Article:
in Fascinating Insectslast year

A couple of years ago, on the 12th of August 2019, while rambling around the dry and dusty area about a hundred meters from the sea ...


... I came across the long, narrow path surrounded by dried-out fragments of various grasses. This infrastructure was made by ants ...


... and I saw quite a few of them on that insect highway.


Some ants were transporting various seeds.


Others were running without any cargo. They were probably directed to the place in which the seeds are picked.


Since I had only a small, compact camera with no real macro lens, the photographs aren't very good or aesthetically pleasing, but you can still observe the process.


Back then, I took plenty of shots in quick succession, with GIFs in mind. Today, three years after the event, I finally made a couple of GIFs using those old shots. Without them, the post would be visually pretty dull, and I probably wouldn't publish it.
The ants in question are Messor capitatus. This Mediterranean, seed-harvesting species is present in big numbers here where I live. When a group of ants finds a food source they'll go back to the nest and recruit other foragers if there's too much for them to carry. They lay a trail of chemicals from the food to the nest using their gasters. Gaster is the last segment of their body. It contains the ant’s heart, digestive system, and chemicals for communication & weaponry. Once inside the nest, the ants start a performance that includes running, body vibrations, contact with nestmates, and food transmission. The necessary pieces of information are presented that way. The excited nestmates follow the trail laid by the scouts and if they want to recruit more they will reinforce the trail by releasing more chemicals from the gaster. The worker ants do their foraging individually or in groups, depending on the food source. If the food is sparsely scattered the individual approach works the best, but if an ant finds a rich source, the foraging party is quickly organized. This species has also been observed stealing seeds. The Messor capitatus from one colony sometimes steal from another Messor capitatus colony.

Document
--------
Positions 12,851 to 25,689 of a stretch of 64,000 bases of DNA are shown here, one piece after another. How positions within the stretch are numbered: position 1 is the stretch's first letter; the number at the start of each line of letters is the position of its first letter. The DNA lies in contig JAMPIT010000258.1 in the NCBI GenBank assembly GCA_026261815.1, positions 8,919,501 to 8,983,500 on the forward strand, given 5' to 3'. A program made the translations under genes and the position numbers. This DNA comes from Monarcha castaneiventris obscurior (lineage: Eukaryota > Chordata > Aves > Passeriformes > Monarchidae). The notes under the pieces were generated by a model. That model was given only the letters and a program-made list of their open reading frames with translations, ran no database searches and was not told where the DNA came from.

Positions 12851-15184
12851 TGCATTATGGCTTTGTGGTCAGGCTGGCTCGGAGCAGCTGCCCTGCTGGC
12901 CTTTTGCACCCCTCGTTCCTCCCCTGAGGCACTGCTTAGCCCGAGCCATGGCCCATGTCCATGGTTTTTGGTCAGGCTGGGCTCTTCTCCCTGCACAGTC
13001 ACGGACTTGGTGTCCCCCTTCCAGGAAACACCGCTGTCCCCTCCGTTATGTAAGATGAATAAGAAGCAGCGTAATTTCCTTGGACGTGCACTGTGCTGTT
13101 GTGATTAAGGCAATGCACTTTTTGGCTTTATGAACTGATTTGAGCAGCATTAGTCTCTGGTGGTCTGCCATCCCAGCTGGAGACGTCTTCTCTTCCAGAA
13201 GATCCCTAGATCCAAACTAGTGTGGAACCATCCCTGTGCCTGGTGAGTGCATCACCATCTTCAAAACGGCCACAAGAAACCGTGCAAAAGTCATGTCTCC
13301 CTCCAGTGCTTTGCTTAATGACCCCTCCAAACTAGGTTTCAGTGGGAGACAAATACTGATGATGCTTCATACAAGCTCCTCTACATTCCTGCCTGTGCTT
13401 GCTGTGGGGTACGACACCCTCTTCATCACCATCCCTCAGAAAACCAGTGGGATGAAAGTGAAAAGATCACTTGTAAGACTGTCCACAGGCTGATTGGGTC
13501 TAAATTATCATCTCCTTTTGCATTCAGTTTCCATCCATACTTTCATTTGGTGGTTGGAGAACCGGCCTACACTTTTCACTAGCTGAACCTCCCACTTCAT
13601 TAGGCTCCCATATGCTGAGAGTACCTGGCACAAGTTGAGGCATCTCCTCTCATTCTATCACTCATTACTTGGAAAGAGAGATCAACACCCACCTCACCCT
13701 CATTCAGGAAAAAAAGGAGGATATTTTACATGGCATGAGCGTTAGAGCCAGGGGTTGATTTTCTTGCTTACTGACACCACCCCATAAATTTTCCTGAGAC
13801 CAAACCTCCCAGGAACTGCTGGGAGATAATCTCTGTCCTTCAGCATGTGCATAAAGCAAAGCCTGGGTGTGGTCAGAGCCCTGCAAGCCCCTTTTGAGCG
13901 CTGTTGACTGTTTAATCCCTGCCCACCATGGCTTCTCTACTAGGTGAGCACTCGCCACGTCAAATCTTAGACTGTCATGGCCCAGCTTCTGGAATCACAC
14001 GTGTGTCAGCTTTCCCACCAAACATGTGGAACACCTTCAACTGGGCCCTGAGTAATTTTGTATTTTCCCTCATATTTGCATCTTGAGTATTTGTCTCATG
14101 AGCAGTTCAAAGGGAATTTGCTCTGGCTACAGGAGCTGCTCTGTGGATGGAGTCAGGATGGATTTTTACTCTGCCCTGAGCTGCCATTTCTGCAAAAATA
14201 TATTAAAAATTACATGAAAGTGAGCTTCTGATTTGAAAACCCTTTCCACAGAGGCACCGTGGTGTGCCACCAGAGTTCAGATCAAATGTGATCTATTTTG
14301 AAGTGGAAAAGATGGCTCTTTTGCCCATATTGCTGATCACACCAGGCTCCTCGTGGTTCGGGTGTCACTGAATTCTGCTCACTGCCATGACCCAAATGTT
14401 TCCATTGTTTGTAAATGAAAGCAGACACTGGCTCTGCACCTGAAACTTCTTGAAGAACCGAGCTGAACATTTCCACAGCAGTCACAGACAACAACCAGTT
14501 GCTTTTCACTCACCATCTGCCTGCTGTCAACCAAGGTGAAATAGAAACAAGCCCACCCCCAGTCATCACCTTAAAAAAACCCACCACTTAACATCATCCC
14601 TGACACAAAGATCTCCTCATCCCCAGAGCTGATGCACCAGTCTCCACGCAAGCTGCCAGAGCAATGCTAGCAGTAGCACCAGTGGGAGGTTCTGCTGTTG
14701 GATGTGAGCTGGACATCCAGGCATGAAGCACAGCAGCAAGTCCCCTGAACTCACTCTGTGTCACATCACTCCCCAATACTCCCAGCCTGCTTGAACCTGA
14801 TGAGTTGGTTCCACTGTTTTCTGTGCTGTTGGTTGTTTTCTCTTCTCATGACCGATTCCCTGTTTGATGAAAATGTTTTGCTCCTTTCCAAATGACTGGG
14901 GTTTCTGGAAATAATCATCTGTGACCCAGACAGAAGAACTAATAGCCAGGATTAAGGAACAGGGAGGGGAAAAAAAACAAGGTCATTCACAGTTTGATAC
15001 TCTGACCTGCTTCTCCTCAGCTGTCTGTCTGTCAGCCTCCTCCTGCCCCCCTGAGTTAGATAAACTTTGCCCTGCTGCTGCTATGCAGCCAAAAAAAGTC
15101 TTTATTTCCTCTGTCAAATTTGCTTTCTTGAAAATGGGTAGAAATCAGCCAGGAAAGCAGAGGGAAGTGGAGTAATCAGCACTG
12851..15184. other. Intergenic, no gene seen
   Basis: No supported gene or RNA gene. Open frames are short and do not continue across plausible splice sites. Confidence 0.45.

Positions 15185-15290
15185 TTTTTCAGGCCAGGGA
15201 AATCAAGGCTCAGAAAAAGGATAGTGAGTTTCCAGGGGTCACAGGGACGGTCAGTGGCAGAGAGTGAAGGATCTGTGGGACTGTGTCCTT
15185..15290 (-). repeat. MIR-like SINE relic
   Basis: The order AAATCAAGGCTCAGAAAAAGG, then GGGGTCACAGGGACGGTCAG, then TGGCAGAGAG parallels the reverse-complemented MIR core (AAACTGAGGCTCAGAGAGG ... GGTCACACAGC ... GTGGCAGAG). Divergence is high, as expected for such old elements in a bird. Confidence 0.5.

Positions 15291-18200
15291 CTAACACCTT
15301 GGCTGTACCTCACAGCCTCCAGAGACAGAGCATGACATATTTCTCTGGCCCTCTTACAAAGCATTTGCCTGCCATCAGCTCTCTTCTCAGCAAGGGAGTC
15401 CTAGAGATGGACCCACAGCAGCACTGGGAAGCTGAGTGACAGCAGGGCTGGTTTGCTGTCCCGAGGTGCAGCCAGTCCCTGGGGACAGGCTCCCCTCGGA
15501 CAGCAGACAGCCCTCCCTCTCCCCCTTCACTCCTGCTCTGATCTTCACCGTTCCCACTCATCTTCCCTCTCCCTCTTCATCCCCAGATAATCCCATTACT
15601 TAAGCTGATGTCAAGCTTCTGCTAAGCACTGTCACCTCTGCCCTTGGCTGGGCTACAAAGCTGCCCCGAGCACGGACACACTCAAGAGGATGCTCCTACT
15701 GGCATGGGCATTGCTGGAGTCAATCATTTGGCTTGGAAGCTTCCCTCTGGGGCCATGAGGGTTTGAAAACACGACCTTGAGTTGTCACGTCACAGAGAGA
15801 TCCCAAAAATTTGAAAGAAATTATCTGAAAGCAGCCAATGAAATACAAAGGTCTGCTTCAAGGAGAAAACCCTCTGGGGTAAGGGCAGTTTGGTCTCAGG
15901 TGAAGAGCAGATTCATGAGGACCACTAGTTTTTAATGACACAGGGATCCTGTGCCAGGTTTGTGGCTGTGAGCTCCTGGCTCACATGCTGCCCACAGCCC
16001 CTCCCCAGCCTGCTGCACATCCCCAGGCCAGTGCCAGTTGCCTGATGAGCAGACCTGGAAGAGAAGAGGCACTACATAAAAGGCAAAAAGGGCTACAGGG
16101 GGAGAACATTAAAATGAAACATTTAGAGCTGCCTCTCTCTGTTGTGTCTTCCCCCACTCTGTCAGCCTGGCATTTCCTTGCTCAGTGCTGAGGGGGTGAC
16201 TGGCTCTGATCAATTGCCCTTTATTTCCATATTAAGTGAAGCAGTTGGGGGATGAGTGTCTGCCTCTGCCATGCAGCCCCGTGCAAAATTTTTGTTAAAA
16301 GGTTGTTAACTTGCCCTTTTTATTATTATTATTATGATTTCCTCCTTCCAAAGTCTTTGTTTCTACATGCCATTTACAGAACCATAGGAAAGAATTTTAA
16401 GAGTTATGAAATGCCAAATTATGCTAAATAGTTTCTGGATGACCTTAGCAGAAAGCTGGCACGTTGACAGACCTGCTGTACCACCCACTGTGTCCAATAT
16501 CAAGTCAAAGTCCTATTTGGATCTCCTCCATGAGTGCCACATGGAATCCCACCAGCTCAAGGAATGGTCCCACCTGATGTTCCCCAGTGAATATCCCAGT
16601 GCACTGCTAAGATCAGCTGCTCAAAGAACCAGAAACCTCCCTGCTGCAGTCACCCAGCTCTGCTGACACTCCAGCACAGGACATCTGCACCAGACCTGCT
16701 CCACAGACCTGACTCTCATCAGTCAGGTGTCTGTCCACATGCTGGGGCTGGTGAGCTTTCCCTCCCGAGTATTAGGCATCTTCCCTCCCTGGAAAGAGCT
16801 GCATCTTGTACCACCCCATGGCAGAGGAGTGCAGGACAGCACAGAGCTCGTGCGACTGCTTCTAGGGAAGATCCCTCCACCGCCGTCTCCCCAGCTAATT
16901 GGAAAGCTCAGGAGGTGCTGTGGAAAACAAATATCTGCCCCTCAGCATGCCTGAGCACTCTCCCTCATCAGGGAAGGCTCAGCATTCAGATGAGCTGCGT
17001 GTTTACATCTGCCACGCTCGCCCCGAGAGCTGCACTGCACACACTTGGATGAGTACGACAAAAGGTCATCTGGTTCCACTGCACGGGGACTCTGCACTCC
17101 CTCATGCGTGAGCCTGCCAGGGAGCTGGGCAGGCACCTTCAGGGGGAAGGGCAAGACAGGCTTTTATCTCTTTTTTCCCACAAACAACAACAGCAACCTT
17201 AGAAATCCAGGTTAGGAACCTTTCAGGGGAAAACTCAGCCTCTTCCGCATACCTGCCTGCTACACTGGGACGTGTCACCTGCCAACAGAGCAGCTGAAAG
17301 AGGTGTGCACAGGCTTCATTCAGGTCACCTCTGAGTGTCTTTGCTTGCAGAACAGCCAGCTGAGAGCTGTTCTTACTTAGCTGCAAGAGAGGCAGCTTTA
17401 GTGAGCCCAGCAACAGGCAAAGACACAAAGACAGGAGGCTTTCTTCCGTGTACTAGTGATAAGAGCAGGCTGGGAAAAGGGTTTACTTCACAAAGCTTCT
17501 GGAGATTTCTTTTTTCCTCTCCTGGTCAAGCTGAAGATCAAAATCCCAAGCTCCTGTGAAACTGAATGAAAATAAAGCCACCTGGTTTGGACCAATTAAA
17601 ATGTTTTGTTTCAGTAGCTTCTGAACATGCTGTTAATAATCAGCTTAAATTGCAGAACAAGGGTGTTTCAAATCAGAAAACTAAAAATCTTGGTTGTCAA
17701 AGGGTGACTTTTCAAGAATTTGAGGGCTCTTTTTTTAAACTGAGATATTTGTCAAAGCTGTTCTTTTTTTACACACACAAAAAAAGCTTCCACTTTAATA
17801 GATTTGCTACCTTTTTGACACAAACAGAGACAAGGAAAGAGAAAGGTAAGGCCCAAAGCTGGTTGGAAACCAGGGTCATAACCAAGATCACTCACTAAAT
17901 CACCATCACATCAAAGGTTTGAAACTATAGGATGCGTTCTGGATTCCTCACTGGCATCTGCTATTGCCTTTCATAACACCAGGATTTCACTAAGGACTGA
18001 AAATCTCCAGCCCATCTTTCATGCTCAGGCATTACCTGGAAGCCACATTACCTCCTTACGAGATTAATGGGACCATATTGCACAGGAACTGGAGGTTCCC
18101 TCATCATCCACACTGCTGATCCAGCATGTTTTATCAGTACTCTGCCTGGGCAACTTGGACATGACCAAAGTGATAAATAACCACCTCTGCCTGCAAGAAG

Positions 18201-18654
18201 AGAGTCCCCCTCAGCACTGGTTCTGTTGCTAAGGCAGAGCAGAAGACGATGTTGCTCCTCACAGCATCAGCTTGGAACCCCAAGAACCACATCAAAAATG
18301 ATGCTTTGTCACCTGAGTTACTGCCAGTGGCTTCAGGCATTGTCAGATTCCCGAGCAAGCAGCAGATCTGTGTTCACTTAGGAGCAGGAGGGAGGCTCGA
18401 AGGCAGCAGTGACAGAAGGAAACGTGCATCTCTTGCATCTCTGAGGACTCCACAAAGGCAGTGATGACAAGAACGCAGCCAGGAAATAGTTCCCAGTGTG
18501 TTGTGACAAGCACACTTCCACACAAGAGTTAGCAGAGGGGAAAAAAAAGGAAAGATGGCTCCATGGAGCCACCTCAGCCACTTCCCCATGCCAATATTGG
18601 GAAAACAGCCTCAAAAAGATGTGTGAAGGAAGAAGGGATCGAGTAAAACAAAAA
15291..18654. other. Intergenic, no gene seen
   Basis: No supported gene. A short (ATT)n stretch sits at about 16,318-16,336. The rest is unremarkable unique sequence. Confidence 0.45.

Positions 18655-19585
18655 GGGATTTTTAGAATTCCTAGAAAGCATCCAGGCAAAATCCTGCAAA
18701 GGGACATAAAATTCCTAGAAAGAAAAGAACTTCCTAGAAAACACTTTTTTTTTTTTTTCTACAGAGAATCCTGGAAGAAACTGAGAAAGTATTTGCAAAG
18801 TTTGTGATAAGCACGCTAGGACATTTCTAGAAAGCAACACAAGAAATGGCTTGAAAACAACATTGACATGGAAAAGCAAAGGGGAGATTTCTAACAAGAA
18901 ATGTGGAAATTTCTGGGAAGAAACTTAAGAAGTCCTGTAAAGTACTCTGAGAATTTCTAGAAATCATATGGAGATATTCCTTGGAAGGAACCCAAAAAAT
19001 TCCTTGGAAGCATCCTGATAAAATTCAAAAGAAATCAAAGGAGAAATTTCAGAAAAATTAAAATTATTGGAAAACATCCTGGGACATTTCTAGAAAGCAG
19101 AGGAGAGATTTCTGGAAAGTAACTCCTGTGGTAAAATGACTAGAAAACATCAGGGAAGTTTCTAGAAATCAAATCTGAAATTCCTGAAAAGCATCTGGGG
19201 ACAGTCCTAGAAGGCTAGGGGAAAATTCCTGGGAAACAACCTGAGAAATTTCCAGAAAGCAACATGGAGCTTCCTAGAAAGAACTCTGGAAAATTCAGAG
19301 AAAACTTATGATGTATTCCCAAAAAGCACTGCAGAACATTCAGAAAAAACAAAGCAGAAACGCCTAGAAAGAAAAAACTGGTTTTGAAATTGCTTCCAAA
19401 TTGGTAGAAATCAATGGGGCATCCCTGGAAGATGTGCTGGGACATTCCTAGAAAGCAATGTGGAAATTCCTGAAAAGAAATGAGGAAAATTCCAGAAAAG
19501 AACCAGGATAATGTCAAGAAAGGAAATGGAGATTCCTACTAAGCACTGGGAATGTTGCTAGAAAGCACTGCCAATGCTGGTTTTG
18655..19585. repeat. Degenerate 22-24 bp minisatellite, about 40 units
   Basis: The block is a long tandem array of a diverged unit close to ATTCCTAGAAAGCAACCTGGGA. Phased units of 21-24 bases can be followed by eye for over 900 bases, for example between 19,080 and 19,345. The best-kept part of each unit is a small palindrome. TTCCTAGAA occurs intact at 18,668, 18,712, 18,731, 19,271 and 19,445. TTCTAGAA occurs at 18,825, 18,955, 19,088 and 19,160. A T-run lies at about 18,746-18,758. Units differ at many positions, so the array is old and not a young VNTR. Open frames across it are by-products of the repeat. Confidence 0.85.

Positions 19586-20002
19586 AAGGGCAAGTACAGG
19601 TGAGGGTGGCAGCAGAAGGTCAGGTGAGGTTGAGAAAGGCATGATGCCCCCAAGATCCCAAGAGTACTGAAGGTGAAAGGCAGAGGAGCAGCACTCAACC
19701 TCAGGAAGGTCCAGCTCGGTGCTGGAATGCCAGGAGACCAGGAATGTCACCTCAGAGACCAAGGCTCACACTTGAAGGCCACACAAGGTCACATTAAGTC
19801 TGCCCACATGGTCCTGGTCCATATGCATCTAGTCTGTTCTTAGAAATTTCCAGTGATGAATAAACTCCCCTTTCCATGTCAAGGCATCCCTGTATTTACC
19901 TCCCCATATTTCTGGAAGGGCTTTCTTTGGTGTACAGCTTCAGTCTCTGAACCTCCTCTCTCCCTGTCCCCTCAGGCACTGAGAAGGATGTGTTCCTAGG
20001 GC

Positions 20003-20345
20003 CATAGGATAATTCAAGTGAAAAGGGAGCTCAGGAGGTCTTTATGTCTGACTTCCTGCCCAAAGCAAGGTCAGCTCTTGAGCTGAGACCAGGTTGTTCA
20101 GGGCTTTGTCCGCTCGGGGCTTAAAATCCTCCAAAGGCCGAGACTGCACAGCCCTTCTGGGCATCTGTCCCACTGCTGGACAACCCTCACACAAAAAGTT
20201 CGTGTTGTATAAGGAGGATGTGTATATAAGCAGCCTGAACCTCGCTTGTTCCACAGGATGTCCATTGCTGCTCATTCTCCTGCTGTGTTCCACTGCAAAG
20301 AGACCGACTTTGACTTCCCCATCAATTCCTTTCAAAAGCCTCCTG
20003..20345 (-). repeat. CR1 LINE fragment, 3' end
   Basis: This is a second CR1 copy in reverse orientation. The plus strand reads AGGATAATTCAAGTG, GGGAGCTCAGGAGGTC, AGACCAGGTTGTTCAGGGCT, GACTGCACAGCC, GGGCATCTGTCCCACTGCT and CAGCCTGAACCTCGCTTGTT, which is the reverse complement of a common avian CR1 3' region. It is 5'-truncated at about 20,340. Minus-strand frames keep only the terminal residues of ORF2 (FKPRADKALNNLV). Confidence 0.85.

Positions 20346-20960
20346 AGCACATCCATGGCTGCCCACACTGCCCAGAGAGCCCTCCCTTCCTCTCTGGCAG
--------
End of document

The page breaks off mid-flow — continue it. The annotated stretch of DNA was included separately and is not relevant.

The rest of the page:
This partially eaten bindweed flower (Convolvulus arvensis) was photographed near the ant's trail.


In the nearby flower of the same kind, two Emmelia trabealis moths were feeding on nectar. The life cycle of this species is often closely tied to the bindweed. The larvae feed mainly on Convolvulus arvensis. They feed on some plants from the Polygonaceae family too, but not so often. The adults feed on a wide variety of flowers. Including these trumpet-like ones produced by the bindweed.


A couple of meters further, there was a green wall made of various shrubs and climbing plants.


Here you can see the seeds of the Clematis vitalba, a climbing plant that was covering the dense, impenetrable growth of thorny Paliurus spina-christi shrubs.


The seed in this photograph has fallen from that shrub, the Paliurus spina-christi.


And that's it. Here you can see an artsy, Photoshop edit of one of the photographs that show the ant's trail, while in the following, enlargeable photograph ...


... you can take one last look at that insect highway.



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I find ants to be super fascinating to observe. We used to have ants in my backyard that were farmers - literally. They had flocks of aphids that they would tend to and protect. They would corral the aphids together onto a few leaves and then they would harvest a secretion from the aphids that the ants would eat.

Yes, ants display a wide variaty of pretty complex social behaviors and survival strategies. Fascinating stuff indeed.

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I have to confess that watching ants does make me feel kinda itchy !LOL

Anyway, great post Bro √


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I love to see ants at work ... these are lovely ... and then, the perspective of your toes...

Heheheh with the toes in the picture the path looks more impressive.

A truly fascinating Nature themed article, with superb photography.
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Yet another sensational Nature themed article from you!

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Thanks 🙂

I saw those trails many times… just like ant highways. They keep them clean and debris free.
Very fascinating to observe. 😎
Great overview of your findings @borjan.

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wow these ants look so cool and very well taken

This is a wonderful work. Ant and your work really admirable. Short animation video looking so beautiful

Thanks, glad you like the post.

I saw a black ant carrying food in the mouth with a larger shape, and this was the first time I saw the seeds of Clematis vitalba,

Muy interesante y bonito trabajo

Gracias 🙂

beautiful shots, I like Ants
they play a major role in improving soil quality and pollinating plants. Each animal is necessary for life balance

for us humans take extraordinary actions from the ant

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Is this bindweed flower its own body there

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